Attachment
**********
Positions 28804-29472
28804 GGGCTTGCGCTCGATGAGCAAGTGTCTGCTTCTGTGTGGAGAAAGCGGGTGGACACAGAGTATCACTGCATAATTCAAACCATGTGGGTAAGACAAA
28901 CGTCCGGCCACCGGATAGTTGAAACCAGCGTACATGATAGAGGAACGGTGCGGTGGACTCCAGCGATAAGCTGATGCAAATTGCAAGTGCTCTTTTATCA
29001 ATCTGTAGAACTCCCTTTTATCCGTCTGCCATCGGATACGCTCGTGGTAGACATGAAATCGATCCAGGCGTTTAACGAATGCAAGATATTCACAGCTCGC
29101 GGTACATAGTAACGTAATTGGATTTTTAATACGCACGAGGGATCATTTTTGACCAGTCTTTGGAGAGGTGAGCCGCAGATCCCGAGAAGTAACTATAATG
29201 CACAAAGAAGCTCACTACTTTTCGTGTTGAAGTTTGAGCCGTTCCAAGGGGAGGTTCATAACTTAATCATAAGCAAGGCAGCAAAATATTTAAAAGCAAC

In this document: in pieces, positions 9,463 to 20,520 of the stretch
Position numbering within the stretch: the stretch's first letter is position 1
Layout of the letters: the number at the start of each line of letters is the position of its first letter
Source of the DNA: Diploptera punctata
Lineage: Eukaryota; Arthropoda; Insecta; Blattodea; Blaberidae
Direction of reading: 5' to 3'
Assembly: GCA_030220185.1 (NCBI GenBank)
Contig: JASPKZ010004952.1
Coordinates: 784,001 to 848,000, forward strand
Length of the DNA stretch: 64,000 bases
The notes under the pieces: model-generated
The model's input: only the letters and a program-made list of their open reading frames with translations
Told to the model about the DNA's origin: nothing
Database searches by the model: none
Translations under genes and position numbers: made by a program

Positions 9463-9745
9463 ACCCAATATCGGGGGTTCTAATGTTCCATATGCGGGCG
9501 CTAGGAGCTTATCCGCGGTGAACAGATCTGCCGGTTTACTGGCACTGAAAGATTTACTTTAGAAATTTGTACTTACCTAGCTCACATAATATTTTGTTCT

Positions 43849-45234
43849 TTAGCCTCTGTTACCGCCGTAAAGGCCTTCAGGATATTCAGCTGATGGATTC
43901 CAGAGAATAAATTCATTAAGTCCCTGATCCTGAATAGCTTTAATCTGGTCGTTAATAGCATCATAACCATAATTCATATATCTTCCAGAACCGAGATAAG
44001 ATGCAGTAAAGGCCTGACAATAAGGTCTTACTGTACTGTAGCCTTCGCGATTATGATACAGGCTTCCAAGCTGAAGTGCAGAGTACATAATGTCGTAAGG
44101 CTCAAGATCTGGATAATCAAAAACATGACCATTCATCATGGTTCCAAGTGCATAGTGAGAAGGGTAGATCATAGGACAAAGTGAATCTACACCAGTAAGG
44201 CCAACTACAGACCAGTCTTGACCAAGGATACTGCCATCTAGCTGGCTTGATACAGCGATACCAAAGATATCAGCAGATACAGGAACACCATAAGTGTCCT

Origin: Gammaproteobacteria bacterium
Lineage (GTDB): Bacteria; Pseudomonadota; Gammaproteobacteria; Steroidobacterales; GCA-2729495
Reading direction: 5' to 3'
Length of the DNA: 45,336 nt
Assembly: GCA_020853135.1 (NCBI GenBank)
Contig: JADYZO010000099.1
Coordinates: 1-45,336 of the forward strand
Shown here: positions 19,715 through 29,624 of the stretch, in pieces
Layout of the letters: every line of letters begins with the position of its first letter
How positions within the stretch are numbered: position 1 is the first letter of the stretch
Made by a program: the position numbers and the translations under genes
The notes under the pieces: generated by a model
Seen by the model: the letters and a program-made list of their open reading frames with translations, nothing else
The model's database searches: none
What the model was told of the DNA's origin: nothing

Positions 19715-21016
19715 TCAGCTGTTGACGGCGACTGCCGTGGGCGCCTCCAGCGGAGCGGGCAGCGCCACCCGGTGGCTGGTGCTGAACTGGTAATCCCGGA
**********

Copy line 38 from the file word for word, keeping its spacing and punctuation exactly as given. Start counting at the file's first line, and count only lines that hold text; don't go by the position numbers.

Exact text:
Shown here: positions 19,715 through 29,624 of the stretch, in pieces